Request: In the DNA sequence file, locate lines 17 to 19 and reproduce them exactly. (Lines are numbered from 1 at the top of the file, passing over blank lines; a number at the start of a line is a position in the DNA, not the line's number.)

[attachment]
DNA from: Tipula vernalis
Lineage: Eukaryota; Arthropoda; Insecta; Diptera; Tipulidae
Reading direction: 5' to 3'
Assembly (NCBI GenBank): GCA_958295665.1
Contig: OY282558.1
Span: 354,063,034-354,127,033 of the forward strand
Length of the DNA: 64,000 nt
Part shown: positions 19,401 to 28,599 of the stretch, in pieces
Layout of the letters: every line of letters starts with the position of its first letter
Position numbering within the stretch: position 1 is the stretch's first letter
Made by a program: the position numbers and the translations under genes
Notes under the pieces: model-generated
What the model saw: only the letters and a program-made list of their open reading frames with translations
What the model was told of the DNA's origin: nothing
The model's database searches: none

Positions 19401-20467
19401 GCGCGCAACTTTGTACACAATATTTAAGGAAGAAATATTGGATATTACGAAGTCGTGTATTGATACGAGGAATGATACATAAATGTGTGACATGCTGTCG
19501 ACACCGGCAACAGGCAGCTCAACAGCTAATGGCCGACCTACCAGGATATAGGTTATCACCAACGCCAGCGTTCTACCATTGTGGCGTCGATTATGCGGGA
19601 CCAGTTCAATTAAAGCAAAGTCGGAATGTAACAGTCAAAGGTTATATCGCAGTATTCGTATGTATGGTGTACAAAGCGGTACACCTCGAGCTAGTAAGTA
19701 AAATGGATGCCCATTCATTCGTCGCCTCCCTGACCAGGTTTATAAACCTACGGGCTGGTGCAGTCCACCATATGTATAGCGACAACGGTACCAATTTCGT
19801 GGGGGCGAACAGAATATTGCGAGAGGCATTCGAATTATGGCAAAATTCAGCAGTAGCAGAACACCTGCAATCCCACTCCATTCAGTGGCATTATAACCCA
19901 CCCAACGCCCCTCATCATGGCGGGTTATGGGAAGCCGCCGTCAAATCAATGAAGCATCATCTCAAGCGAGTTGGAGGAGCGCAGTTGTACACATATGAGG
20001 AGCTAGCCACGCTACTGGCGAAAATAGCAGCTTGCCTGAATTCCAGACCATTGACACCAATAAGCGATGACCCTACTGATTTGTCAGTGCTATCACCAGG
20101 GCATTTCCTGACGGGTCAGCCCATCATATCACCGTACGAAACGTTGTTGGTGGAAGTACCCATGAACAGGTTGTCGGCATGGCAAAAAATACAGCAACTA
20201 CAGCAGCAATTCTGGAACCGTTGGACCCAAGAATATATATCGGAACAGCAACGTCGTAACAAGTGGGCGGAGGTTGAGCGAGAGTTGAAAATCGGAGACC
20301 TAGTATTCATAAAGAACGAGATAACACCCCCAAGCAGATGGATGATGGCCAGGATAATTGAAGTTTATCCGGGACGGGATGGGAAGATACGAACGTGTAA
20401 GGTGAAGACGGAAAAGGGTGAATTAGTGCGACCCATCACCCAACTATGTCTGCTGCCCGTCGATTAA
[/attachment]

19401 GCGCGCAACTTTGTACACAATATTTAAGGAAGAAATATTGGATATTACGAAGTCGTGTATTGATACGAGGAATGATACATAAATGTGTGACATGCTGTCG
19501 ACACCGGCAACAGGCAGCTCAACAGCTAATGGCCGACCTACCAGGATATAGGTTATCACCAACGCCAGCGTTCTACCATTGTGGCGTCGATTATGCGGGA
19601 CCAGTTCAATTAAAGCAAAGTCGGAATGTAACAGTCAAAGGTTATATCGCAGTATTCGTATGTATGGTGTACAAAGCGGTACACCTCGAGCTAGTAAGTA